We need to find ways to change this in the future, because it effectively means Board members get caught up tracking and discussing these minutiae and don’t have time to think about high-level goals and where the OTW and its projects should be heading. Thinking of goals for projects and teams ends up being solely the responsibility of committee chairs, if we can spare the effort. But since we often don’t discuss our plans with each other, there can easily be gaps or contradictions among teams’ goals and activities, or committees can make big changes or shift goalposts unnoticed. It’s a serious structural problem that needs addressing on multiple levels, and changing this will be a challenge.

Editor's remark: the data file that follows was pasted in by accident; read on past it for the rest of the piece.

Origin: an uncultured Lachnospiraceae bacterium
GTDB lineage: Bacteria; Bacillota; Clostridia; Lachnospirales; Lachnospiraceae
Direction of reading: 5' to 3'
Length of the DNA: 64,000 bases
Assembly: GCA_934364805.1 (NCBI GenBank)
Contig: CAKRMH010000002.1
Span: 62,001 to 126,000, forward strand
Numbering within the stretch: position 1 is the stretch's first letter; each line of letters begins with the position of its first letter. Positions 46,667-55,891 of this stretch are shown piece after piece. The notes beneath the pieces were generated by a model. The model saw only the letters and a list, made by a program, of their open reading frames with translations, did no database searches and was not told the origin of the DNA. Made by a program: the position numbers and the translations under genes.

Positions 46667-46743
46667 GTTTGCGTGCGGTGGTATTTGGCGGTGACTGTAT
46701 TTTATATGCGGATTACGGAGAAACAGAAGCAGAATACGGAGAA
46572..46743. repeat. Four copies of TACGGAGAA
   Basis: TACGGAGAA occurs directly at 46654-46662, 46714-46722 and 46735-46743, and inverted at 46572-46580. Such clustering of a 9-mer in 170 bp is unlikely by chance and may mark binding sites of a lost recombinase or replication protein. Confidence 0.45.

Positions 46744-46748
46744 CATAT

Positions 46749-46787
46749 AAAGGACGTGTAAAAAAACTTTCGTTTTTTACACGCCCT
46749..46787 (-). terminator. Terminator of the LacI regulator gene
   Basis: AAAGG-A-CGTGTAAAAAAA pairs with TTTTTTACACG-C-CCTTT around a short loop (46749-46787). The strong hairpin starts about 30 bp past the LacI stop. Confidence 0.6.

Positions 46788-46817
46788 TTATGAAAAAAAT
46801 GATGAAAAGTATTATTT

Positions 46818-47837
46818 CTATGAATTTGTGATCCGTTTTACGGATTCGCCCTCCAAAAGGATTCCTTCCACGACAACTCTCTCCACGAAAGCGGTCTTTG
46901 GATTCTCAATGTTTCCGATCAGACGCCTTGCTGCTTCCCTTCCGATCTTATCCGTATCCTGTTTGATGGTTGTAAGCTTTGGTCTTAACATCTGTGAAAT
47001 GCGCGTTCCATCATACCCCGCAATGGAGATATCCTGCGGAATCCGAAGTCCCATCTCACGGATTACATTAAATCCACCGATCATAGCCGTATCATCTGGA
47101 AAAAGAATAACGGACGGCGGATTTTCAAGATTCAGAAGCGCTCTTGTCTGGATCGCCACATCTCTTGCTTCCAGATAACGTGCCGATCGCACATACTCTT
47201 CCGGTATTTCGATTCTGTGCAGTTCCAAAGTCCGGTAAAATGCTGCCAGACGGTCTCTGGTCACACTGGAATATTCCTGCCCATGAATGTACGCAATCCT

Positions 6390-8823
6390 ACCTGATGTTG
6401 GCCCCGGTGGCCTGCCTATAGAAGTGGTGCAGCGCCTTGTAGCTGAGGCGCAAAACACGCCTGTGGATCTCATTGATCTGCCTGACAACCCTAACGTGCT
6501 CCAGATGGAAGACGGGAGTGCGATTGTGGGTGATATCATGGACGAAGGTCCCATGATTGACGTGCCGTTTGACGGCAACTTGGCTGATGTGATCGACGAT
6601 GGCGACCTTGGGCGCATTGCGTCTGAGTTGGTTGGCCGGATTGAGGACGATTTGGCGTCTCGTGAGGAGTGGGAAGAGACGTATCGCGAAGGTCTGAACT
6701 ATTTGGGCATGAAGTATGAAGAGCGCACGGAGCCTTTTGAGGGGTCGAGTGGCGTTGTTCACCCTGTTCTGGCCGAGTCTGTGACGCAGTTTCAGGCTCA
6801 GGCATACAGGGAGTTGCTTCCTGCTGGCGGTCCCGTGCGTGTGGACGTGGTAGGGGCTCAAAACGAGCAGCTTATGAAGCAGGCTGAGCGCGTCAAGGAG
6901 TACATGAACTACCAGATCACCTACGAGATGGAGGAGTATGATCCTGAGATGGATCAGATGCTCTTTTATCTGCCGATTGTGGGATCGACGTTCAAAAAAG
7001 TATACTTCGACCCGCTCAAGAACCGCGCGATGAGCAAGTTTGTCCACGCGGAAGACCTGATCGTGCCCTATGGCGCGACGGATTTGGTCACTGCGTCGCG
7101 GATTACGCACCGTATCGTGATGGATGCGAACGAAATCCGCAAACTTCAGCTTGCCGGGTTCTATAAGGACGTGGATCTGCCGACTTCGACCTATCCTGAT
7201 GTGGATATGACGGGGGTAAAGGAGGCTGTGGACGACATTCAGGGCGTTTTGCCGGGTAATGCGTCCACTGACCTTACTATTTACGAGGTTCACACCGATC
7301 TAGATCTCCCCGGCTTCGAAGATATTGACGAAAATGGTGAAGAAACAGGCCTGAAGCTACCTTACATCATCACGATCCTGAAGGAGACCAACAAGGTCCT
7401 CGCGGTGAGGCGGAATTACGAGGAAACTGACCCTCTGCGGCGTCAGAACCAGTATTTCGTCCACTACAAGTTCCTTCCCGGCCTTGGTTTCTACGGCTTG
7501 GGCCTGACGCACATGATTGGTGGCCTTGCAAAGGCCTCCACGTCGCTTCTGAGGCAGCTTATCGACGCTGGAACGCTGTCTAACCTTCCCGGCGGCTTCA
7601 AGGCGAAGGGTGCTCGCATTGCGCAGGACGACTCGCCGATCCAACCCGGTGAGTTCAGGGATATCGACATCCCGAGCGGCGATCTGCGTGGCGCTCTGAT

7. How would you balance your Board work with other roles in the OTW, or how do you plan to hand over your current roles to focus on Board work?

I plan to step down as Translation chair by the end of the year regardless of the election. For the past few months, my fellow Translation chair and I have been training someone to step up as junior chair, which he is about to do.

As for Finance, my role there is to help them get set up, which I can do from Board just as well. I’ll leave the committee once it’s stable—after a new batch of volunteers has been trained, the basic processes have been discussed and hammered out, and everyone is working.